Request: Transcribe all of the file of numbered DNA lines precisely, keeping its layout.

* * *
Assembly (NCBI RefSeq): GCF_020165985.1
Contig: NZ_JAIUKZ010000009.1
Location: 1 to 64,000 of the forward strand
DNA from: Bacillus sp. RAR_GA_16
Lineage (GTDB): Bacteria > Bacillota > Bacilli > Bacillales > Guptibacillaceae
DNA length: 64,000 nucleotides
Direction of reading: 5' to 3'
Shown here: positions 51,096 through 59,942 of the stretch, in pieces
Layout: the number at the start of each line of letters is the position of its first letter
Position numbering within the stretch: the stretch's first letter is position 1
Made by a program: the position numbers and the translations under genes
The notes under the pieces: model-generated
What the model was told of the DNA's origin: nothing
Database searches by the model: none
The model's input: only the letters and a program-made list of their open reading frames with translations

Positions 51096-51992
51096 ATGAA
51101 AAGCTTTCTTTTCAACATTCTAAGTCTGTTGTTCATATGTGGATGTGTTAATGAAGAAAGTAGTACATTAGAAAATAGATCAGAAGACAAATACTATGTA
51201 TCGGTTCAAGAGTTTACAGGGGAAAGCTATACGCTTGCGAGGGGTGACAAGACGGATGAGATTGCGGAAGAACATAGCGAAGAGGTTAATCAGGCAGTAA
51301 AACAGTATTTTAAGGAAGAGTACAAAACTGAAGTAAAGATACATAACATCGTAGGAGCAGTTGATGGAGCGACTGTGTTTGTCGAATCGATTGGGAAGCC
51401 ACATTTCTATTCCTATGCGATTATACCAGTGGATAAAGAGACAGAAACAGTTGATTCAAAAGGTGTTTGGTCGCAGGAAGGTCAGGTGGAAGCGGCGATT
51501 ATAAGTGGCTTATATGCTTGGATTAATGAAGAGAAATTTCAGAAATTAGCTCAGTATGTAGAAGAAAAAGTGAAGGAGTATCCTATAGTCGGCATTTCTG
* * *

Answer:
Assembly (NCBI RefSeq): GCF_020165985.1
Contig: NZ_JAIUKZ010000009.1
Location: 1 to 64,000 of the forward strand
DNA from: Bacillus sp. RAR_GA_16
Lineage (GTDB): Bacteria > Bacillota > Bacilli > Bacillales > Guptibacillaceae
DNA length: 64,000 nucleotides
Direction of reading: 5' to 3'
Shown here: positions 51,096 through 59,942 of the stretch, in pieces
Layout: the number at the start of each line of letters is the position of its first letter
Position numbering within the stretch: the stretch's first letter is position 1
Made by a program: the position numbers and the translations under genes
The notes under the pieces: model-generated
What the model was told of the DNA's origin: nothing
Database searches by the model: none
The model's input: only the letters and a program-made list of their open reading frames with translations

Positions 51096-51992
51096 ATGAA
51101 AAGCTTTCTTTTCAACATTCTAAGTCTGTTGTTCATATGTGGATGTGTTAATGAAGAAAGTAGTACATTAGAAAATAGATCAGAAGACAAATACTATGTA
51201 TCGGTTCAAGAGTTTACAGGGGAAAGCTATACGCTTGCGAGGGGTGACAAGACGGATGAGATTGCGGAAGAACATAGCGAAGAGGTTAATCAGGCAGTAA
51301 AACAGTATTTTAAGGAAGAGTACAAAACTGAAGTAAAGATACATAACATCGTAGGAGCAGTTGATGGAGCGACTGTGTTTGTCGAATCGATTGGGAAGCC
51401 ACATTTCTATTCCTATGCGATTATACCAGTGGATAAAGAGACAGAAACAGTTGATTCAAAAGGTGTTTGGTCGCAGGAAGGTCAGGTGGAAGCGGCGATT
51501 ATAAGTGGCTTATATGCTTGGATTAATGAAGAGAAATTTCAGAAATTAGCTCAGTATGTAGAAGAAAAAGTGAAGGAGTATCCTATAGTCGGCATTTCTG